79:                         int OldPixelSize2 = Image.GetPixelSize(OldData2);
  80:  
  81:                         for (int x = 0; x < NewBitmap.Width; ++x)
  82:  
  83:                         {
  84:  
  85:                             for (int y = 0; y < NewBitmap.Height; ++y)
  86:  
  87:                             {
  88:  
  89:                                 Color Pixel1 = Image.GetPixel(OldData1, x, y, OldPixelSize1);
  90:  
  91:                                 Color Pixel2 = Image.GetPixel(OldData2, x, y, OldPixelSize2);
  92:  
  93:                                 Image.SetPixel(NewData, x, y,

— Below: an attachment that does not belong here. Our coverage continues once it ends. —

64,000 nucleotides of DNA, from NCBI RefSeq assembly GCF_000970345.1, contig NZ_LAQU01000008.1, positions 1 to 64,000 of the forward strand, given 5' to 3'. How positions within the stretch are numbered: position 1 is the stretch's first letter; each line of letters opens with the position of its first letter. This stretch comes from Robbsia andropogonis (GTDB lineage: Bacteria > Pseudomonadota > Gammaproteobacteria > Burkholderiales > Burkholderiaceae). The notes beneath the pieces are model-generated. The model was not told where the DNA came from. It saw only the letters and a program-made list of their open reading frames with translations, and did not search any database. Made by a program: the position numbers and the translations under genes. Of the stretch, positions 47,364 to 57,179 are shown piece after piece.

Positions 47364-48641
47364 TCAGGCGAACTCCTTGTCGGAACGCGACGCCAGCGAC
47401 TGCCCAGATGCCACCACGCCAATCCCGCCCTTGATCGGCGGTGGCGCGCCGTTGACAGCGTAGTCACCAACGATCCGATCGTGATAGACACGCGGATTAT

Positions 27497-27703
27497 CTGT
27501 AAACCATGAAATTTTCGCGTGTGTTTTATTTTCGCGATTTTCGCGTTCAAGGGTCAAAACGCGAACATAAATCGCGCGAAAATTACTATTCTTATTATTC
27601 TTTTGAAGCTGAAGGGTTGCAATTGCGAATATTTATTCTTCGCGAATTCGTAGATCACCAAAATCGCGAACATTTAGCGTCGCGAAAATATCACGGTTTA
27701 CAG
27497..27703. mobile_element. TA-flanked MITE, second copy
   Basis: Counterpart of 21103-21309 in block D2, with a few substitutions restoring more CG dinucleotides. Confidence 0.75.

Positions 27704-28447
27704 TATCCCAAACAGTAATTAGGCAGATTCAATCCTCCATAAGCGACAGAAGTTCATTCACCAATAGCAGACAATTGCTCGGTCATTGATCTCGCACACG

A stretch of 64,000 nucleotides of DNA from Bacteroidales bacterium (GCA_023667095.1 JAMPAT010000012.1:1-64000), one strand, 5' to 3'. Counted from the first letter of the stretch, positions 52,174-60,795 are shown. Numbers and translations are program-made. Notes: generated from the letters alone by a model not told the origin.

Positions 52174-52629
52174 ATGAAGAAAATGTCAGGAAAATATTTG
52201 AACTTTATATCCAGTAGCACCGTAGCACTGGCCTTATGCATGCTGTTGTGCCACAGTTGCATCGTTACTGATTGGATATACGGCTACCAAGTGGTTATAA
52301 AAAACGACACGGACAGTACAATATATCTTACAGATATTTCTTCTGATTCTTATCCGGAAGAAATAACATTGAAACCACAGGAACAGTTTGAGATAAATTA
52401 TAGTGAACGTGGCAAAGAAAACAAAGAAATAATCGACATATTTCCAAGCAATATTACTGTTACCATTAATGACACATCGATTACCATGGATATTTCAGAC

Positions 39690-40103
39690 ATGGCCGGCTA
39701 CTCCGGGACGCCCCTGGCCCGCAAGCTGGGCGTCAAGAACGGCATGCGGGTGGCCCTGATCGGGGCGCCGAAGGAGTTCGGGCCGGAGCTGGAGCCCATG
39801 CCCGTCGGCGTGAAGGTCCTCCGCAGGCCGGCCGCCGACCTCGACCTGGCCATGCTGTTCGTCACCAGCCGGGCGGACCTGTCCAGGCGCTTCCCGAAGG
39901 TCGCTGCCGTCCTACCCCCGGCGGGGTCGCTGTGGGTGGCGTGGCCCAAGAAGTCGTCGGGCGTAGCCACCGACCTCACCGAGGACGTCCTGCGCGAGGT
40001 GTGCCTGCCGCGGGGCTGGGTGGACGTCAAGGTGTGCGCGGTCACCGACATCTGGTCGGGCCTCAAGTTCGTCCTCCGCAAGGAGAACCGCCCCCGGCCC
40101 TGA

94:  
  95:                                     Color.FromArgb(Math.MathHelper.Clamp(Pixel1.R + Pixel2.R, 255, 0),
  96:  
  97:                                         Math.MathHelper.Clamp(Pixel1.G + Pixel2.G, 255, 0),
  98:  
  99:                                         Math.MathHelper.Clamp(Pixel1.B + Pixel2.B, 255, 0)),
 100:  
 101:                                     NewPixelSize);
 102:  
 103:                             }
 104:  
 105:                         }
 106:  
 107:                         Image.UnlockImage(NewBitmap, NewData);
 108:  
 109:                         Image.UnlockImage(TempImageX, OldData1);
 110:  
 111:                         Image.UnlockImage(TempImageY, OldData2);
 112:  
 113:                         return Image.Negative(NewBitmap);
 114:  
 115:                     }
 116:  
 117:                 }
 118:  
 119:             }
 120:  
 121:         }
 122:  
 123:     }
 124:  
 125:     catch { throw; }
 126:  
 127: }